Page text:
Proposed 2022 Budget Delivers Results Despite Pandemic Pressures

$25-million unfunded costs related to COVID-19 next year

The proposed 2022 City of Windsor Budget includes a responsible 1.99% tax increase, including additional spending on public infrastructure, affordable housing, transit, parks and recreation services. As was done last year, the proposed 2022 City of Windsor Budget separates out an additional $25 million in unfunded costs related to the pandemic’s impacts on the municipal budget. If these costs had been fully absorbed by municipal taxpayers, then the projected tax levy increase would be over 7% instead of the proposed 1.99%. Windsor City Council has repeatedly called on the federal and provincial governments to offer renewed operating funding support for municipalities.

Ongoing costs associated with COVID-19 preparedness in 2022 include the following:

  • About $5 million to further subsidize the operations of Transit Windsor, which is currently operating at 50% ridership, as compared to pre-pandemic levels;
  • $6.8-million corporate dividend losses associated with the Windsor-Detroit Tunnel, Caesars Windsor and YQG Airport;
  • Over $4 million for enhanced cleaning and screening across City of Windsor facilities;
  • $1-million additional pandemic costs associated with local homelessness and housing programming;
  • $300,000 to hire additional staff;
  • $1 million lost due to lower parking revenues, in part through patios and parklets; and
  • About $7 million associated with recreation services.

Since the start of the pandemic, the City of Windsor has taken a leadership role to support local residents and respond to the public health crisis:

  • Redeployed hundreds of municipal employees to provide vital community services, including staffing the mass vaccination centre;
  • Established an Isolation and Recovery Centre for Temporary Foreign Workers who are unable to self-isolate in farm settings in Essex County;
  • Supported persons experiencing homelessness through the establishment of the H4 Centre at the former Windsor Water World site;
  • Waived fees for bars and restaurants to expand patios across the city as well as rents for tenants in various City facilities;
  • Established the Temporary Emergency Shelter at the downtown aquatic centre and a dedicated isolation and recovery centre for COVID-positive individuals experiencing homelessness; and
  • Offered property tax deferrals for individuals and businesses economically impacted by the pandemic.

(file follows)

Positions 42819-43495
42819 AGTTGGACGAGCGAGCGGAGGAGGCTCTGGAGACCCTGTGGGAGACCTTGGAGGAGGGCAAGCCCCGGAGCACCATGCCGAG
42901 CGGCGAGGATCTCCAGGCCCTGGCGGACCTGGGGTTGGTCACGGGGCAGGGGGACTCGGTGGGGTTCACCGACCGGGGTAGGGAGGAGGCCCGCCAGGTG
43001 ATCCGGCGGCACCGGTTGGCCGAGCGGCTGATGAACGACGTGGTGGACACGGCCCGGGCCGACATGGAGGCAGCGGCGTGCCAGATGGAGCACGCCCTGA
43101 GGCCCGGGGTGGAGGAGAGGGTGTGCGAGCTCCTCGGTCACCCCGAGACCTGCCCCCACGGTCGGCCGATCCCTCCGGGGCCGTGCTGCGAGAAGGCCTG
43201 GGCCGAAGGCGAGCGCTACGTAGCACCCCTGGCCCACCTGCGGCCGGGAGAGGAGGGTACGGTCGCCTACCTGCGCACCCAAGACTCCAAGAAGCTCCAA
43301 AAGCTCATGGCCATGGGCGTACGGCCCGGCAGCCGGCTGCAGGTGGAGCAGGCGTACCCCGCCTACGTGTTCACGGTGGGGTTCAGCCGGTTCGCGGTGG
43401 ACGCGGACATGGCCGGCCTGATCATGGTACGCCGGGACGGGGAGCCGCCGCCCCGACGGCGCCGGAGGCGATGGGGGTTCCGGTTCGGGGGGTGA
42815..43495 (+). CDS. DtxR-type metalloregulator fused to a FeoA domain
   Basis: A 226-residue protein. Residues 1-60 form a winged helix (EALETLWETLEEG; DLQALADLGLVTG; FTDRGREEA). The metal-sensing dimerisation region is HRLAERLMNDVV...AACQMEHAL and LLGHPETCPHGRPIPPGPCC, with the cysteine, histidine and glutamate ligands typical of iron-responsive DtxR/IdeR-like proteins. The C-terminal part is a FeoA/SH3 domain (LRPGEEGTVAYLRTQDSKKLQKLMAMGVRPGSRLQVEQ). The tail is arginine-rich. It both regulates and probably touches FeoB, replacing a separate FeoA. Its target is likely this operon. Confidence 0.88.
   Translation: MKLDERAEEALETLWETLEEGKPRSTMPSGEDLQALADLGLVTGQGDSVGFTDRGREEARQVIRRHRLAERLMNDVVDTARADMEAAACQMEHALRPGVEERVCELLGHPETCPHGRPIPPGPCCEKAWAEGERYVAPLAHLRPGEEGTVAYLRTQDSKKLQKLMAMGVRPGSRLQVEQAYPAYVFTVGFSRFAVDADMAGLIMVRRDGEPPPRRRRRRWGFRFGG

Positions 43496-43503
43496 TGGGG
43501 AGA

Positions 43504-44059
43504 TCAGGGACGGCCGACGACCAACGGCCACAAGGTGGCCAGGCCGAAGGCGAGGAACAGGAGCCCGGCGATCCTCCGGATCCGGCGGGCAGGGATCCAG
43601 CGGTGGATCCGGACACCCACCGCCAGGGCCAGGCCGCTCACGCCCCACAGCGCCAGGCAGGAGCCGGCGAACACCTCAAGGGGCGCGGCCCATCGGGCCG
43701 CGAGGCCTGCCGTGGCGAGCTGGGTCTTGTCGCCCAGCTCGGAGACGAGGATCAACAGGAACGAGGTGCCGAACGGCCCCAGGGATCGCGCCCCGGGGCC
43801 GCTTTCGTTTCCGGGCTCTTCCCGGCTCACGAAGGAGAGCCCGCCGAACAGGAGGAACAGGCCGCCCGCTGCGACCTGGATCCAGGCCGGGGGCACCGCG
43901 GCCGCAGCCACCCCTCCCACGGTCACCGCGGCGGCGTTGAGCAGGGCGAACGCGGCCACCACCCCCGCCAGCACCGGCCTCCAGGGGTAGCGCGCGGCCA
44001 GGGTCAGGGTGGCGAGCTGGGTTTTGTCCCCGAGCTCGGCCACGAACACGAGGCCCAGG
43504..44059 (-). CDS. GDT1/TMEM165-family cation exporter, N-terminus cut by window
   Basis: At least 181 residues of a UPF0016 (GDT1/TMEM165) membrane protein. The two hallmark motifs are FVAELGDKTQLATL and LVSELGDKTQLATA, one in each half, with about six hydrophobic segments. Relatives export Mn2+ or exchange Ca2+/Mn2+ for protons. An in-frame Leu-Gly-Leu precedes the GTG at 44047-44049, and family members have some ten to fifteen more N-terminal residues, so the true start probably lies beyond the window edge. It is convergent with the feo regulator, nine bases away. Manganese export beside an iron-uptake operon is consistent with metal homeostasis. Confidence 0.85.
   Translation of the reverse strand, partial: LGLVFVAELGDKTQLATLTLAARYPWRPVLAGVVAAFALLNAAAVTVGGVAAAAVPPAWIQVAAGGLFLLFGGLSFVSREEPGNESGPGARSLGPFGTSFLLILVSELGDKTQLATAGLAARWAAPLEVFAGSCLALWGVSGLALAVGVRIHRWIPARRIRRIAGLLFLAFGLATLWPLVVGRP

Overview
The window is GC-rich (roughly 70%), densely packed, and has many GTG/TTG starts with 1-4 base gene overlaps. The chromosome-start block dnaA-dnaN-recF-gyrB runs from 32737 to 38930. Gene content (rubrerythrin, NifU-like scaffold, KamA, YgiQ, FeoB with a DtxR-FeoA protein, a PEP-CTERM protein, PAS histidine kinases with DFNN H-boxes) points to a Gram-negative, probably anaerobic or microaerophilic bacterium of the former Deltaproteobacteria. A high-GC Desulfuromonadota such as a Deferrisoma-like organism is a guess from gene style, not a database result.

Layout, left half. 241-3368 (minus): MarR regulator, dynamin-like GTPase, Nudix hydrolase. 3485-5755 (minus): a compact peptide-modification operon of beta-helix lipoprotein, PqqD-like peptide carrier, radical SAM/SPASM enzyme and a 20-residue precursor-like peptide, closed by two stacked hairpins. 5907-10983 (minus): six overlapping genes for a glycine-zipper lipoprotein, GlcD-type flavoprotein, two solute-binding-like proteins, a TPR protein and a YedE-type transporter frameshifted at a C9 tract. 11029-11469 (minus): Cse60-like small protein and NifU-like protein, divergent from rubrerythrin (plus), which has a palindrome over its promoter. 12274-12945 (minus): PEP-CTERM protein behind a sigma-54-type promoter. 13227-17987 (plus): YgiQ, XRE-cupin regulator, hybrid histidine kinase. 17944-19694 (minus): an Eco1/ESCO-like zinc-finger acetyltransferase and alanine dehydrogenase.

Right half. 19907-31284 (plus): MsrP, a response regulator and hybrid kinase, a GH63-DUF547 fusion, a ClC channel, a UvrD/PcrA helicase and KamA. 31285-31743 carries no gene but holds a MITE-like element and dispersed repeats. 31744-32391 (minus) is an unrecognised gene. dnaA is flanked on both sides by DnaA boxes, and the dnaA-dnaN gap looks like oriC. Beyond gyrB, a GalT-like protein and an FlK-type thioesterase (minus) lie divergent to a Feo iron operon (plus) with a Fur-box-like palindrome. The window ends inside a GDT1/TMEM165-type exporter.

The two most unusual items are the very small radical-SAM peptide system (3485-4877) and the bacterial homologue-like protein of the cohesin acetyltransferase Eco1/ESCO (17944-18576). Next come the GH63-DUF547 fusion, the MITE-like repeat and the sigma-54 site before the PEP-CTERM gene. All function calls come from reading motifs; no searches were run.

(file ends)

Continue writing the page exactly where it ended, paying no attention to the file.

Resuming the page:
As vaccination rates increase and pandemic restrictions ease, the economic costs relating to the pandemic continue for local governments, who are least able to afford them. Across Ontario, municipalities are struggling to balance budgets, as required by provincial law, while responding to growth pressures, all while continuing to cover costs associated with COVID-19.

In September 2020, the federal government reached an agreement with the Government of Ontario known as the “Safe Restart Agreement,” which helped fund municipal and social services and transit operating pressures. A focused, narrow fund for 2022 is needed to help communities like Windsor manage the continued and ongoing financial pressures associated with the COVID-19 pandemic.

Quotes:

“The City of Windsor is unique across municipalities: no other community owns an airport and an international border tunnel. We have also invested heavily to respond to the COVID-19 pandemic across our community and will continue to do so. We’re not asking for a hand-out from Queen’s Park or Ottawa – just the opportunity to apply for relief, as we did last fall. Costs related to managing the healthcare crisis shouldn’t fall to the property taxpayer alone.” – Windsor Mayor, Drew Dilkens

“Municipalities continue to face unprecedented financial challenges and pressures as a result of the prolonged impacts of the pandemic. It is vitally important that senior levels of government continue to provide the necessary financial supports to assist cities in 2022 and beyond, as they strive to return to normalized operations and to maintain the key services that residents rely on.” – City of Windsor Treasurer, Joe Mancina

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